Is the Nest Box Buggy?
Hens don’t like hanging out in a nest box full of mites or other things that are going to nibble on them while they’re in there. A sprinkling of Diatomaceous Earth (like this) in the bottom of the nest box helps some with this. (If you want to learn more about DE, and ways to use it in the coop, here’s some information).
Also, you can use herbs and essential oils that repel bugs as well.
Is it All Clean?
It might surprise you that a hen prefers a clean nest box over a dirty one. Maybe this is just built-in hygiene for times when she’s broody and sitting on a nest (during those times, she’ll save up and do a giant poo on a rare time when she’s off the nest, to keep the nest box clean for her soon-to-be-hatched-babies). Cleaning out the nest box weekly and filling it with new bedding is a good idea, even if they’re already laying consistently in the box.
Other Tricks of the Trade
Maybe your nest box is perfect. Location, softness, lighting. Everything. Your hens are like the Princess and the Pea. Life couldn’t be more perfect. And yet, they’re still missing the mark (or the box in this case).
Don’t Let Hens Sleep in Nest Boxes
This goes along with the above keeping the nest box clean. Invariably, chicken poop in their sleep and you will get yourself a poopy nest box. The cleaner, the better for everyone–not only do you have happier hens, we can also be happy with clean eggs!
Don’t Let Them Out Until Later
I generally don’t let my flock out for free ranging until noon. I do this mostly to encourage them to use the nest box before ‘recess’. No, not all my hens lay before noon, but many of them do. And once they start laying (and the others see the eggs in the boxes) in encourages the others to do the same. It keeps me from playing hide and seek with the eggs all over the yard or beyond.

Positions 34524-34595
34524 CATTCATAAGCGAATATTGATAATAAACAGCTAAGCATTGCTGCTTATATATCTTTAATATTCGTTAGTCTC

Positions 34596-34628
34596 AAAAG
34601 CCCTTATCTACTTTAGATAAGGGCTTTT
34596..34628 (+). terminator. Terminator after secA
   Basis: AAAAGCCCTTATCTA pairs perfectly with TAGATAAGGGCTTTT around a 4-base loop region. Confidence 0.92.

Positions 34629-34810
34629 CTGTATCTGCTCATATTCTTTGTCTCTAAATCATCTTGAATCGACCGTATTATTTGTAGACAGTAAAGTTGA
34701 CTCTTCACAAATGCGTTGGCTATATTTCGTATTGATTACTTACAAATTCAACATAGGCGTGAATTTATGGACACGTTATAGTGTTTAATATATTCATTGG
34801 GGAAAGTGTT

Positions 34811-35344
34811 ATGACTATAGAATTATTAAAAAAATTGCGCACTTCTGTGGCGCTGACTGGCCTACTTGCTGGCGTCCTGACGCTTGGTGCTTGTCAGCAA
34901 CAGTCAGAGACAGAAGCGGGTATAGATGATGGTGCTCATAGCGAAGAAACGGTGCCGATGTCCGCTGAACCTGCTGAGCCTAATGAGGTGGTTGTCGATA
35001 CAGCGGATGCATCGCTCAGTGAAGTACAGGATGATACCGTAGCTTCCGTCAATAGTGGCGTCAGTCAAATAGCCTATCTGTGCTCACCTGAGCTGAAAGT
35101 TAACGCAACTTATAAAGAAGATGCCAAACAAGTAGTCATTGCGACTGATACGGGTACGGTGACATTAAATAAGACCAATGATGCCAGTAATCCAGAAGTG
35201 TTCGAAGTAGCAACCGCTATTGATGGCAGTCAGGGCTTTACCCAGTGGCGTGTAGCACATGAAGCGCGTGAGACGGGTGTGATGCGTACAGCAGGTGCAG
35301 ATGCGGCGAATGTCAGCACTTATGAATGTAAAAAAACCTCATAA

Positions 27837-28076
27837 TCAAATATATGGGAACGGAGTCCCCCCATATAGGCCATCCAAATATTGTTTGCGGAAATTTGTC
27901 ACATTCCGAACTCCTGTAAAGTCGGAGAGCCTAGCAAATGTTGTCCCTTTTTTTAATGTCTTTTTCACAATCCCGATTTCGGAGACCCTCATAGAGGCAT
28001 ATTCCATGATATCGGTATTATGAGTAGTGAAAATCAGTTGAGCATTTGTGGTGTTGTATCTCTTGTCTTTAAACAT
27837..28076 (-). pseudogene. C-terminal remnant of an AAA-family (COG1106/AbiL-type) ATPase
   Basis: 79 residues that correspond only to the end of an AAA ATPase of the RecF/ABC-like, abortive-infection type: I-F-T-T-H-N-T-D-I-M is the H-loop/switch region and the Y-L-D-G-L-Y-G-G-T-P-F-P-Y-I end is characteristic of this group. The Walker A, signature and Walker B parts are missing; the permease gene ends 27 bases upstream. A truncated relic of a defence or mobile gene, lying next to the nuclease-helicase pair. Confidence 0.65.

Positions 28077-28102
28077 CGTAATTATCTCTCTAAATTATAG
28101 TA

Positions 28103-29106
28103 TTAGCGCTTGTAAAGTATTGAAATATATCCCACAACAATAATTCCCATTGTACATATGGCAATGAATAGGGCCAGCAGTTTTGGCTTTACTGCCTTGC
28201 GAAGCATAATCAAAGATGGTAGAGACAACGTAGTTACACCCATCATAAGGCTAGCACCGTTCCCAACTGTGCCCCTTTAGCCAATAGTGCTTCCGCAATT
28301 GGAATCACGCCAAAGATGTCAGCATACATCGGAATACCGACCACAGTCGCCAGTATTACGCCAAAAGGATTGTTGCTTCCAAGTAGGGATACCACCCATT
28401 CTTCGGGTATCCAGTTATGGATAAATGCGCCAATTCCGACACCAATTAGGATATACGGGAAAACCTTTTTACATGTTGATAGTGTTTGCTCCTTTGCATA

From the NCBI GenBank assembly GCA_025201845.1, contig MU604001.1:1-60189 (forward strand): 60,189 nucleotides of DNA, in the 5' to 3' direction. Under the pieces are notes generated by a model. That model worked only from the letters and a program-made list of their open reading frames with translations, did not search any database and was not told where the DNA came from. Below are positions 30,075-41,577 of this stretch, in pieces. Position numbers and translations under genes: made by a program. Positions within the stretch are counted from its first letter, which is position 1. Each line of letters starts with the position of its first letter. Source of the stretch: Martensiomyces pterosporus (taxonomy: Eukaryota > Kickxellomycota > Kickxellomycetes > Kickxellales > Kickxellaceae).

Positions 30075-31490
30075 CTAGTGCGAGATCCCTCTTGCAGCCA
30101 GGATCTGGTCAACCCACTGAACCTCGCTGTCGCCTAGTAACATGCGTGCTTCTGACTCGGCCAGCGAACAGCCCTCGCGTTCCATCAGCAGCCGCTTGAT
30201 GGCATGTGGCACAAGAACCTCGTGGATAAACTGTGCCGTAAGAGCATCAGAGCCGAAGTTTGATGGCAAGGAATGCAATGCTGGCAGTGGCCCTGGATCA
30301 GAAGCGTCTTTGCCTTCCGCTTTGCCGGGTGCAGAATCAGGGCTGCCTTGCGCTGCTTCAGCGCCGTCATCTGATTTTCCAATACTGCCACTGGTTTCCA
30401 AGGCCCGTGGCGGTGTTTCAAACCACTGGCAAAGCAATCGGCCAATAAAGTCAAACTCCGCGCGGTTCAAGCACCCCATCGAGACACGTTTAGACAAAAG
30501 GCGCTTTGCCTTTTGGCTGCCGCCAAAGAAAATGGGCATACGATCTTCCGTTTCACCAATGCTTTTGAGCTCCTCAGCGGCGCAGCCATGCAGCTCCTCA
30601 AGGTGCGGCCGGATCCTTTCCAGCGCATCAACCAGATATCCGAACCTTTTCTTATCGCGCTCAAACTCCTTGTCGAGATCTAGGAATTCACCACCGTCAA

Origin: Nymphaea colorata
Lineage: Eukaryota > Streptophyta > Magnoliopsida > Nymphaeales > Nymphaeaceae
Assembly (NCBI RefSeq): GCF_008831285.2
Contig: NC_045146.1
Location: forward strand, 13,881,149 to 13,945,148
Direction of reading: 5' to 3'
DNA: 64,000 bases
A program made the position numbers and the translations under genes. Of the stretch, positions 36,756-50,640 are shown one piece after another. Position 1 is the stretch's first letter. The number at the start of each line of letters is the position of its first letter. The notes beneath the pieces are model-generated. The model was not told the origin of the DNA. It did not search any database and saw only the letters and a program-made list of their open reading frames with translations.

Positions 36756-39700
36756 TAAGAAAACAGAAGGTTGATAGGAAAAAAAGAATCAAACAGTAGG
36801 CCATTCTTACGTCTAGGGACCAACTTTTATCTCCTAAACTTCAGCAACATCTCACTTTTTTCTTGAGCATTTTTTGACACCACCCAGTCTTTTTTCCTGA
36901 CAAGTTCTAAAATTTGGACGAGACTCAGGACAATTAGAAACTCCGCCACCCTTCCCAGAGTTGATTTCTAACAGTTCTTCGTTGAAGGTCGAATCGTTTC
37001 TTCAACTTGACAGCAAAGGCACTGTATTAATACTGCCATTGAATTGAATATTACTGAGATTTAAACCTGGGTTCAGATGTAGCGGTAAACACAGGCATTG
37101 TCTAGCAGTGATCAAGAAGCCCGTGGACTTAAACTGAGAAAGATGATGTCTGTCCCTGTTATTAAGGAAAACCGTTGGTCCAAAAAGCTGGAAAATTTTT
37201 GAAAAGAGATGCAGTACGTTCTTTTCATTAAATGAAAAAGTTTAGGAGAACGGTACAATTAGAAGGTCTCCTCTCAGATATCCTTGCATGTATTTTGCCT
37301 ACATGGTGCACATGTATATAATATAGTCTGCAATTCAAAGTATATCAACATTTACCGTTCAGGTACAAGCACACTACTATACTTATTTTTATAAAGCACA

Use Fake Eggs in the Nest Box
You can get some great fake eggs that look real (you might want to mark them somehow for your own reference so you don’t bring them in with the real eggs). They’re great to put in the nest boxes to encourage the hens to lay in the boxes. Seeing eggs in the boxes gives them the great idea that that’s where they should lay too!
I’ve tested this theory with fake eggs. Somewhere along the line, I’ve lost one of my fake eggs, so one box is without. If I move the eggs around (therefore leaving a different box without a fake egg) invariably, that empty box STAYS empty and the hens will lay in a fake-egg-populated nest box instead.
You can get fake eggs in ceramic, or in these cool wooden ones (painted in the realistic rainbow of backyard flock colors). I’ve heard others say they use golf balls successfully. I tried that and it didn’t work for my girls. Maybe my hens just have a higher IQ. ha.
Now that you’re a pro on how to get your hens to lay in the nest box, hopefully your problems will disappear. But, hens will still be hens. And sometimes I think they like to send you on a good old fashioned egg hunt just to keep things exciting!